This is part two of my journey through revisions. If you missed part one, find it here.
In this article, we will dig more into those first edits affectionately referred to as rewrites. It’s taking the story apart and evaluating each part. Anna DeStefano discusses this in detail in her blog How We Write.
I have to say I love her technique. It allows me to take the 400+ pages I’ve written and break it up into smaller chunks. Easier to manage right? To manage yes, but to do for me is still a challenge.
You are going to need a lot of post it flags in various colors, an assortment of highlighters, and a printout of your novel.
Note: writing programs such as Scrivener and Write Way Pro do allow you to highlight and compile sections of the manuscript to replace this. I tried this with Scrivener and I just don’t revise as well as I do when I’m looking at the printed page. I have a feeling it works better if you mark scenes as you write. I didn’t figure that out until after the draft was done. I’ll definitely be trying it with the next draft.
- Character Arc: tag each scene in the heroine’s POV with one color tag and the hero in another. If you have a villain, do that one too. Important secondary characters? Yep, them too. What I learned? I found that the number of scenes between the h/h were pretty even. When I read only the heroine’s scenes, I found that she was developing as I had planned. The hero? Not so much. I had to go insert some back story for him to make sure I had the right motivation for the choices he made later in the book.
- Chapter balance: I marked the beginning of each chapter. I could visually see where I needed to beef things up. The middle scenes needed more work. They were on the thin side. I could then check the beginning of each chapter and the end for hooks. I found I put too much backstory in the beginning of chapters. I cleaned it out.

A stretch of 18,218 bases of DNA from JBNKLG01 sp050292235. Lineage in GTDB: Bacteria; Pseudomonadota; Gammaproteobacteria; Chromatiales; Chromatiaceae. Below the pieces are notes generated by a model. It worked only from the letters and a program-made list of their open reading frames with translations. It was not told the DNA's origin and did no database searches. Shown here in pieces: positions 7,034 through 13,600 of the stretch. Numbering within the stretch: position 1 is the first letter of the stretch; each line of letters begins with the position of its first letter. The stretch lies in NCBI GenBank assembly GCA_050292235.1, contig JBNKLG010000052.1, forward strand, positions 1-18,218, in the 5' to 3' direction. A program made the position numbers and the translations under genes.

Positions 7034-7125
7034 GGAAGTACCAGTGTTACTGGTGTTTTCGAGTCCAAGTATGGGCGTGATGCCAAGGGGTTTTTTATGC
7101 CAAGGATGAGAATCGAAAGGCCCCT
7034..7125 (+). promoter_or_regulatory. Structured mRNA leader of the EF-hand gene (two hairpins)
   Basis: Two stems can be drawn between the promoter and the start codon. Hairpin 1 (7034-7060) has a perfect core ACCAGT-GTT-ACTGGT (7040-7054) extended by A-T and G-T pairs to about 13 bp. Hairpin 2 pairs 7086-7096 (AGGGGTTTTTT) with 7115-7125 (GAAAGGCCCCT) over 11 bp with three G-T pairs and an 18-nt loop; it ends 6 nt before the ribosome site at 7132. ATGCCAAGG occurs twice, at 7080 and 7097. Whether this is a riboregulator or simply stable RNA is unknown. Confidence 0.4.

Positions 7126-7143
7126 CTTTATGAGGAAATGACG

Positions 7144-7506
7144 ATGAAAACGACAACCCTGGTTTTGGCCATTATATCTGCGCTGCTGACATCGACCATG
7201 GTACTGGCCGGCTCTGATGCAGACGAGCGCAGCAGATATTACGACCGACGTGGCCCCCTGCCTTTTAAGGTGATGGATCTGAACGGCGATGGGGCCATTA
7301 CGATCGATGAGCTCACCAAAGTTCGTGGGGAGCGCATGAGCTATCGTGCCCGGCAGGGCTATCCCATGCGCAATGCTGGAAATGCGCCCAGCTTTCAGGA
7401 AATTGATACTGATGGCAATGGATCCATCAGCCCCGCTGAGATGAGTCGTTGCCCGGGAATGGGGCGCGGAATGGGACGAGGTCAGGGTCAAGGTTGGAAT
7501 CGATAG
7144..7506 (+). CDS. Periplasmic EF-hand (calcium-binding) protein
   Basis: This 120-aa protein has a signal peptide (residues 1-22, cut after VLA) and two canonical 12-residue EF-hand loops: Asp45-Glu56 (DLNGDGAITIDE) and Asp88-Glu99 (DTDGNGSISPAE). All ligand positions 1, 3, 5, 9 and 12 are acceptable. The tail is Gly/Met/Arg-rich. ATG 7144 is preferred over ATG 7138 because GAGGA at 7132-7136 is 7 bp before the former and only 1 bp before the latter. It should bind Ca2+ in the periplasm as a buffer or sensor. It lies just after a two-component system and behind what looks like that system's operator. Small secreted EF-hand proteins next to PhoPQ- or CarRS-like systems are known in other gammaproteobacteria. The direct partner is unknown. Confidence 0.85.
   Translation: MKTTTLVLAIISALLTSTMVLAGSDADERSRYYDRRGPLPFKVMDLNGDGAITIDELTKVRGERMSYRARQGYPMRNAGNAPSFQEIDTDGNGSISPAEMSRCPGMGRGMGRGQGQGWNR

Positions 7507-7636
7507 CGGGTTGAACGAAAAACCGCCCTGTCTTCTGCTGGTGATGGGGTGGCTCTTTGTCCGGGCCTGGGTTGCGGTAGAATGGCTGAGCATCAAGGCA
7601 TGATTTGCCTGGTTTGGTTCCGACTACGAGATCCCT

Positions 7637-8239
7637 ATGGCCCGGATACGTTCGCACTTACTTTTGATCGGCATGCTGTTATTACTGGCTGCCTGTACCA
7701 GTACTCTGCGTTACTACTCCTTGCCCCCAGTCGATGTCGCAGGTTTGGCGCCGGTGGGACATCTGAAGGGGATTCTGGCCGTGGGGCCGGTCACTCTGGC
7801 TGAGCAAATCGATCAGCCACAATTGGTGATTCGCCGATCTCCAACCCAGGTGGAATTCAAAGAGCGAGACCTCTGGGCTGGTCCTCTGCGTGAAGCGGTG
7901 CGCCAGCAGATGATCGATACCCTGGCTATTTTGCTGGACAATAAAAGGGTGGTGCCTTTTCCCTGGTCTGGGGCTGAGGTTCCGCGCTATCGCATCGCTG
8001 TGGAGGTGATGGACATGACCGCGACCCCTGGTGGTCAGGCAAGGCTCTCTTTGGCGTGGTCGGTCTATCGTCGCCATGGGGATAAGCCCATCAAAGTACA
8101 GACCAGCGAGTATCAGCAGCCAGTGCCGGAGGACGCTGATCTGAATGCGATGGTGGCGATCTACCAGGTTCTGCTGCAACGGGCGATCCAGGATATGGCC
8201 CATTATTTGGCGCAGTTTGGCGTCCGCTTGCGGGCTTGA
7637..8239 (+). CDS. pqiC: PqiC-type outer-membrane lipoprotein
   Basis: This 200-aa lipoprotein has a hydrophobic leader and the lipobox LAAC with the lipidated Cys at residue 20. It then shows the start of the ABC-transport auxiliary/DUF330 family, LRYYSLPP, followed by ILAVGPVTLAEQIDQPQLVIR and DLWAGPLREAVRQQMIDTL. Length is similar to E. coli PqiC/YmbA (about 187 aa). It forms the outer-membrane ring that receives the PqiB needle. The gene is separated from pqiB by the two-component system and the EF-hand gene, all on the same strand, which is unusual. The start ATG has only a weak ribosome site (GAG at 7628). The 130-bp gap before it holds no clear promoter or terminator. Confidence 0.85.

- Checking against the outline. I’m a plotter. I use the three act/eight sequence framework for this novel. Now I can go back and mark each scene and make sure I hit the mark with the various ups and downs of the plot.
You can continue to deconstruct your book (or any book) piece by piece until you are happy with it or for as long as you have time. If time is limited, hit the areas where you think you are weakest.
My next step in the revision process is reading for deep POV. This is my weakest area. In fact I’m in the middle of this one now. I read the story from the beginning and get rid of as many places where I’m showing more than telling as I can. For me this is so tedious but honestly, the story needs it. Some people just get the hang of internal dialogue and deep POV, not me.
By the way, here’s a hint for you: when they tell you to show not tell, they are really talking about deep POV. We want to feel what the characters feel. Took me years to learn this. Chick here for more about Deep POV.
Because I’m a plotter, not a panster, I don’t always know the characters as well as I want when I draft. Going back and adding the depth is crucial for me. Let’s hope editors think so too. 🙂
Tackling your manuscript a bite at a time is much less intimidating than starting at the page 1 with a highlighter. It also gives you the ability to make your story the best it can be.